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In Hernando County, time to step up to the plate for parks

Those of us who use county parks will have to pitch in more to keep them open.

This means new — and reasonable — fees for bike riders on the Suncoast Trail and boaters who use county ramps to get to lakes and the Withlacoochee River.

It also means:

• Members of a Hill 'n Dale church, not county workers, will open and shut park gates on Hernando's east side.

• Keys to Stewy's Skate Park in Spring Hill have been handed over to a community skateboarding group.

• Horseback riders will help maintain trails at Lake Townsend Regional Park near Istachatta.

• And to keep up the fields at Ernie Weaver Youth Park near Brooksville, the Hernando Youth League will have to donate $25,000, either in cash or in services provided by licensed pros, to mow, seed and fertilize.

Relying on this kind of volunteer labor can work out just fine. Mountain bikers, horse riders and hikers have maintained the trails at the Withlacoochee State Forest for years. Brooksville old-timers like to recall the days when we didn't expect so much from the government and the city was smaller and more neighborly and there was no problem getting parents to line or even resod fields.

They took pride in helping out and, because of it, even more pride in their children's teams.

The good part about volunteering: You give more, you get more. The bad part is we're turning over the care of a significant part of our park system to people whose pay can't be docked, who can't be fired. They don't have to do the job right or even show up.

And, I suspect from my time volunteering with the city of Brooksville, some of them won't.

In June, I decided I had complained enough that the Jerome Brown Community Center was hardly ever used as intended, for Brooksville's kids, and decided to do something about it.

I got the city to agree to open it Sunday afternoons for teenage basketball. I planned to supervise it myself for a few weeks while I enlisted a few volunteers to lighten the load. All I needed was a dozen or even a half-dozen people, and the commitment would be almost nothing: Show up one Sunday every couple of months, open the gym, make sure the kids play fair and that even the smaller, younger ones get on the floor.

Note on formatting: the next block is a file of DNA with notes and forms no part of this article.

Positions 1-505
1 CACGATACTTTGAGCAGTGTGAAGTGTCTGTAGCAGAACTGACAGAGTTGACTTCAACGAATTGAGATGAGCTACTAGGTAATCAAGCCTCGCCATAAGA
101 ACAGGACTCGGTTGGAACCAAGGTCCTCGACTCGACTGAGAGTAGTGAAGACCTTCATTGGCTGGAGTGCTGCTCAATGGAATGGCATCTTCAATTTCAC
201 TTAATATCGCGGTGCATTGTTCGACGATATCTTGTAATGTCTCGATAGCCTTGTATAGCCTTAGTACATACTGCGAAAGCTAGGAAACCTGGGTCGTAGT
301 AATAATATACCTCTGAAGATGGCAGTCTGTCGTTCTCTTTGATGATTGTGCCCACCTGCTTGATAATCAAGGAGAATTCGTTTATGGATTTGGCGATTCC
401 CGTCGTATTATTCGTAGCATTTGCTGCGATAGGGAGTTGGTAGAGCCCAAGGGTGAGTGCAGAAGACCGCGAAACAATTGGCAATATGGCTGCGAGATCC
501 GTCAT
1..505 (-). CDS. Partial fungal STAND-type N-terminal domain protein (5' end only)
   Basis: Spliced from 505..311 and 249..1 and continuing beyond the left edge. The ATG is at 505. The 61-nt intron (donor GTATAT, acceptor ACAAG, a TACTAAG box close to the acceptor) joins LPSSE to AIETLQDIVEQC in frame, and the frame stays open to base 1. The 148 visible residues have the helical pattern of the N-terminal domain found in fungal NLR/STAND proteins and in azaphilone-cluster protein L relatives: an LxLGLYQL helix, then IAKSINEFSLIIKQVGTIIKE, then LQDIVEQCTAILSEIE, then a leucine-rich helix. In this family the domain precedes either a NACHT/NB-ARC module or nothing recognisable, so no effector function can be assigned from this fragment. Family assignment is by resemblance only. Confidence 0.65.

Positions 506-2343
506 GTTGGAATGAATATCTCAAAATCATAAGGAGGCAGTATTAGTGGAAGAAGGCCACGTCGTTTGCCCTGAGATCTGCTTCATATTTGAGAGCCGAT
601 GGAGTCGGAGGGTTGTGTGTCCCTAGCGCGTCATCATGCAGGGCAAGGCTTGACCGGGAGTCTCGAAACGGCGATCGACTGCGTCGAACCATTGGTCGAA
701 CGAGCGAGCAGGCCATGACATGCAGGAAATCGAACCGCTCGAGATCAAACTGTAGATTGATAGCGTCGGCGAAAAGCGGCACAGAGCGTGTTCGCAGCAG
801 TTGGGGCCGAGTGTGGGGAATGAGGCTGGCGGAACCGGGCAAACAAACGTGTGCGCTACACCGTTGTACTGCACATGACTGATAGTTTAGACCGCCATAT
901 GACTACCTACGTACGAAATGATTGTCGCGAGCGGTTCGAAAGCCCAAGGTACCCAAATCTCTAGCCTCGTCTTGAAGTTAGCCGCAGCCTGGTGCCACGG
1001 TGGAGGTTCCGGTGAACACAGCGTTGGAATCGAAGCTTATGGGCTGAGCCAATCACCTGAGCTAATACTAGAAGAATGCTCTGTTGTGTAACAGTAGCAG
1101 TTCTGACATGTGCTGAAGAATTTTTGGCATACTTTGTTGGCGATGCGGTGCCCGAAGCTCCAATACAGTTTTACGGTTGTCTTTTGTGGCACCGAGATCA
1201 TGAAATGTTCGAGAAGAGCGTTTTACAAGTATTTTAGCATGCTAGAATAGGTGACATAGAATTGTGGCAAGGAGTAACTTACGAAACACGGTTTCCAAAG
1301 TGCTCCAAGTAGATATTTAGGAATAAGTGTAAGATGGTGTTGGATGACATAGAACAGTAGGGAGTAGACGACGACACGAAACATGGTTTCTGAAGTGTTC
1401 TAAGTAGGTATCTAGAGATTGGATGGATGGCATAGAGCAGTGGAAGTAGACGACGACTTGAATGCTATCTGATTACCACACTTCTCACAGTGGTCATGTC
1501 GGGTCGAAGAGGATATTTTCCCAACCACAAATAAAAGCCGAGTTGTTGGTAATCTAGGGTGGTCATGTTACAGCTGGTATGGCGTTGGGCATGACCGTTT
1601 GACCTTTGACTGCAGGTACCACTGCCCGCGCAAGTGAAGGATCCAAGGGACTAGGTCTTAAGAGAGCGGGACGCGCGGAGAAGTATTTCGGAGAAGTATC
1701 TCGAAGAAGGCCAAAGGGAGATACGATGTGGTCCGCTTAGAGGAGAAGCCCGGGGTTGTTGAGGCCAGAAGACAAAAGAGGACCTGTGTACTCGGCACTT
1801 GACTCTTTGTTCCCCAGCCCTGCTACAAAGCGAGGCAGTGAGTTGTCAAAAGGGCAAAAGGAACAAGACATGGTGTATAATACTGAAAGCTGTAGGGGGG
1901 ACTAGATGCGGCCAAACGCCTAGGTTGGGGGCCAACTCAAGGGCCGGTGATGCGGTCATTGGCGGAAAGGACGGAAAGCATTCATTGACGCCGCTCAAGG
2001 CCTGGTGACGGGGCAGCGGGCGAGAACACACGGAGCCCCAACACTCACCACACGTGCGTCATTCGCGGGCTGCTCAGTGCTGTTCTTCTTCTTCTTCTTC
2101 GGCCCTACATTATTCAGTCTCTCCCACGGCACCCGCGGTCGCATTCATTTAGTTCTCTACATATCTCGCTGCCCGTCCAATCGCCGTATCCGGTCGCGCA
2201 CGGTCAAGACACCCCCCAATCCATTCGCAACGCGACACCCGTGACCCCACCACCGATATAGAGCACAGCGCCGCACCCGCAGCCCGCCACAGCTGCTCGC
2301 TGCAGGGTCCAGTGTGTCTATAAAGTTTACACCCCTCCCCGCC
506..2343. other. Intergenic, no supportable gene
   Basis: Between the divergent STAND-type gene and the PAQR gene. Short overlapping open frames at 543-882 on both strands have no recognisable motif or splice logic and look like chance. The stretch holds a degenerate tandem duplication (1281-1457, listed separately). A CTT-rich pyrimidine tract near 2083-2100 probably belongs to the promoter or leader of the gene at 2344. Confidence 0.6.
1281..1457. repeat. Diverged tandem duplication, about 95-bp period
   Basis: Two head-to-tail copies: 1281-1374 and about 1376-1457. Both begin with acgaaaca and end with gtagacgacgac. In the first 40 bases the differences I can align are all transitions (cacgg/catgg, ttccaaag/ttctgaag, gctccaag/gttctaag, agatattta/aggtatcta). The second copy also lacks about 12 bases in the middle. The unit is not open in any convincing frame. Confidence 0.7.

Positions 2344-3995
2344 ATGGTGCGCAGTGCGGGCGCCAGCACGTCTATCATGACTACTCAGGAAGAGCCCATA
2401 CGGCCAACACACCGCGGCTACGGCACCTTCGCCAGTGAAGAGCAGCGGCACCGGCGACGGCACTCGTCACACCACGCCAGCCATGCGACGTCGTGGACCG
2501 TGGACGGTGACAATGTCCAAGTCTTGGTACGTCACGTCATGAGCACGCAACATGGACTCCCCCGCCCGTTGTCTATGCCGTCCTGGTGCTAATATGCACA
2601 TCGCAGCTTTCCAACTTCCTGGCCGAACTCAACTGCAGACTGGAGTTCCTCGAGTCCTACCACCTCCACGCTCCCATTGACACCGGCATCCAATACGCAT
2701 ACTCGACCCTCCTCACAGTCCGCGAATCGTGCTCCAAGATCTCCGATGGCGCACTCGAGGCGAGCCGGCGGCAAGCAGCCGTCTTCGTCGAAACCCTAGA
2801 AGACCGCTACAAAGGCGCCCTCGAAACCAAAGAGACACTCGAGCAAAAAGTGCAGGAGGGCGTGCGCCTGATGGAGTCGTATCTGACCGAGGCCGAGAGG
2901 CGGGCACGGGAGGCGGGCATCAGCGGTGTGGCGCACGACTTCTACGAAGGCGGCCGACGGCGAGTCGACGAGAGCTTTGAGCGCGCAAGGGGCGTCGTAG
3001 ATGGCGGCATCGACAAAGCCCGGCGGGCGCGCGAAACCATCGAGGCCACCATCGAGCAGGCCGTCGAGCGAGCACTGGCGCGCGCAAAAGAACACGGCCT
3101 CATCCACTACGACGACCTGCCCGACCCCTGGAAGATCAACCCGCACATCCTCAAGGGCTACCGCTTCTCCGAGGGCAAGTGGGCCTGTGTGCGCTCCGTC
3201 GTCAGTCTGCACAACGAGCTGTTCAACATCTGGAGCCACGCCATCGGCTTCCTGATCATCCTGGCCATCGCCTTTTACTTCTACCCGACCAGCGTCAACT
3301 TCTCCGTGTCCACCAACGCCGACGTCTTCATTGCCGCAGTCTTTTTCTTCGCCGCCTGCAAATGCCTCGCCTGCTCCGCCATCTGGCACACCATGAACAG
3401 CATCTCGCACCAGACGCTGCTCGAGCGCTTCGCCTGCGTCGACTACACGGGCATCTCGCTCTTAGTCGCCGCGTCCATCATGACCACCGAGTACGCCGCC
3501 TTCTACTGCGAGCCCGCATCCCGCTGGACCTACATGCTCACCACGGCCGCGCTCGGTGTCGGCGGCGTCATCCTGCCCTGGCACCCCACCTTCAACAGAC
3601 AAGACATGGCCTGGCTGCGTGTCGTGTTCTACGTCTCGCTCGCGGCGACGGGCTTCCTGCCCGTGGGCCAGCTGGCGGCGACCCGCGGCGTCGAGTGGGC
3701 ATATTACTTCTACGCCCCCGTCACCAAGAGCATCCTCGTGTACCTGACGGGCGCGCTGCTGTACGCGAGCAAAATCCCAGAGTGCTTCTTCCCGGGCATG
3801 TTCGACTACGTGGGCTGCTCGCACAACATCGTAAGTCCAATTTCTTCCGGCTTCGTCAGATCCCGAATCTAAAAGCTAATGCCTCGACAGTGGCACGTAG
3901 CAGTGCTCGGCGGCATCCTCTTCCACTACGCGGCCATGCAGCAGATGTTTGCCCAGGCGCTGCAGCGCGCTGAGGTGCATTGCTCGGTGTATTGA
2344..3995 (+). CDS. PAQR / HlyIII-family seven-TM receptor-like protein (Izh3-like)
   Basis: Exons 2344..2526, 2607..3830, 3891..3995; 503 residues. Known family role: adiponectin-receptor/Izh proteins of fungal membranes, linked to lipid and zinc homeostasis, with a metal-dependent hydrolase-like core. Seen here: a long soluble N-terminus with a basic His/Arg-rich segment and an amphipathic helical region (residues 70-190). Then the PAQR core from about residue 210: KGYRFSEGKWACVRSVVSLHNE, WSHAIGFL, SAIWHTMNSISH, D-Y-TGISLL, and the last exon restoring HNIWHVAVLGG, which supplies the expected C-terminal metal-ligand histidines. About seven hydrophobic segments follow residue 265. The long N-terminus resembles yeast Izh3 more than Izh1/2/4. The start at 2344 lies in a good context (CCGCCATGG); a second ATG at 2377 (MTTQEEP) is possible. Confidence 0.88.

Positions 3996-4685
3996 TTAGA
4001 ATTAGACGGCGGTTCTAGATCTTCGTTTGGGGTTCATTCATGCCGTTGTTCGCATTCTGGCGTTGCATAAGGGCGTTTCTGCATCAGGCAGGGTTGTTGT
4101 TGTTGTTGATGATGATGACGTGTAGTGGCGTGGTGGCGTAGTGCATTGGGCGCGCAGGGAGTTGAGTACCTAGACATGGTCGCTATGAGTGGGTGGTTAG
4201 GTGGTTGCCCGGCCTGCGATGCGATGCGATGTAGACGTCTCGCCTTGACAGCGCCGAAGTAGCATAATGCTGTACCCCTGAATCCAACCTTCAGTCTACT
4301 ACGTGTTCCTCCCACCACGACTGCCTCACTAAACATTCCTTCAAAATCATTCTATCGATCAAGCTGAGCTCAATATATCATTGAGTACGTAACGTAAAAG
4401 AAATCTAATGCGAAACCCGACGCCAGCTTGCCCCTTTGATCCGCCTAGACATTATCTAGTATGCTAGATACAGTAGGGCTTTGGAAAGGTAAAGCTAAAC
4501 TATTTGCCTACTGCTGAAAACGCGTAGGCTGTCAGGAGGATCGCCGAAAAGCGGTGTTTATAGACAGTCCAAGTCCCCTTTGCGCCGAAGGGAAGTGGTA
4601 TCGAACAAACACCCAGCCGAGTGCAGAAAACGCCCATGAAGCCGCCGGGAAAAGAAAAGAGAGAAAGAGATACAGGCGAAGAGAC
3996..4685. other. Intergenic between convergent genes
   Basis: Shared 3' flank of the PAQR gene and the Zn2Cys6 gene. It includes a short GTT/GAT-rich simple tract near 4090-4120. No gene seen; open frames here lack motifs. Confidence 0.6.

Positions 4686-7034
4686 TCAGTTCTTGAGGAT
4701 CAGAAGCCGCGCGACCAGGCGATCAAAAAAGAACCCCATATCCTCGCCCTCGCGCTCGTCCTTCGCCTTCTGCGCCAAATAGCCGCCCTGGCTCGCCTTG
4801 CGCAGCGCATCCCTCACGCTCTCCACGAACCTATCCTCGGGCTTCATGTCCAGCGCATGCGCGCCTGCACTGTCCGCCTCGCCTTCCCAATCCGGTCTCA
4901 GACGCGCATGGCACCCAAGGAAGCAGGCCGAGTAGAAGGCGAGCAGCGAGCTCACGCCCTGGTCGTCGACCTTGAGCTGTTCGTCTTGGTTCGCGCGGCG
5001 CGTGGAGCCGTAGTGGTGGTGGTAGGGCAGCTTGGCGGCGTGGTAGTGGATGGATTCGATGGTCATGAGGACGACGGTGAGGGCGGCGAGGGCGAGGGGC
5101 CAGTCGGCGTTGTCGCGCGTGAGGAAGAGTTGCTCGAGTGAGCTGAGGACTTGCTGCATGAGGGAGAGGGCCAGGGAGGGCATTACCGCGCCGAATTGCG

I've asked parents, aunts and uncles to help. I've asked city employees. I've reached out to sports leagues and community groups. And so far a grand total of two people have come forward: longtime HYL basketball coach Howard Williams and Hernando County sheriff's Deputy Tom Harris.

Neither of them can do it this Sunday, when I'll be busy helping with the Brooksville Cycling Classic, and so, probably, we'll have to call it off for a week. And unless I hear from somebody who knows a little about the game and can pass the city's background check for volunteers, the 20 to 25 teens who usually play ball on Sundays will instead be sitting around or, maybe, outside finding trouble.

If this sounds like a guilt trip, it is. And if it worked, my number is (352) 754-6116.

But I need to warn you: Some of the kids aren't especially appreciative or respectful. And when I get especially frustrated, when I find myself having to argue with the back-talkers or picking candy wrappers off the floor, this is what I tell myself:

I can always just quit.

In Hernando County, time to step up to the plate for parks 10/13/11 [Last modified: Thursday, October 13, 2011 7:44pm]
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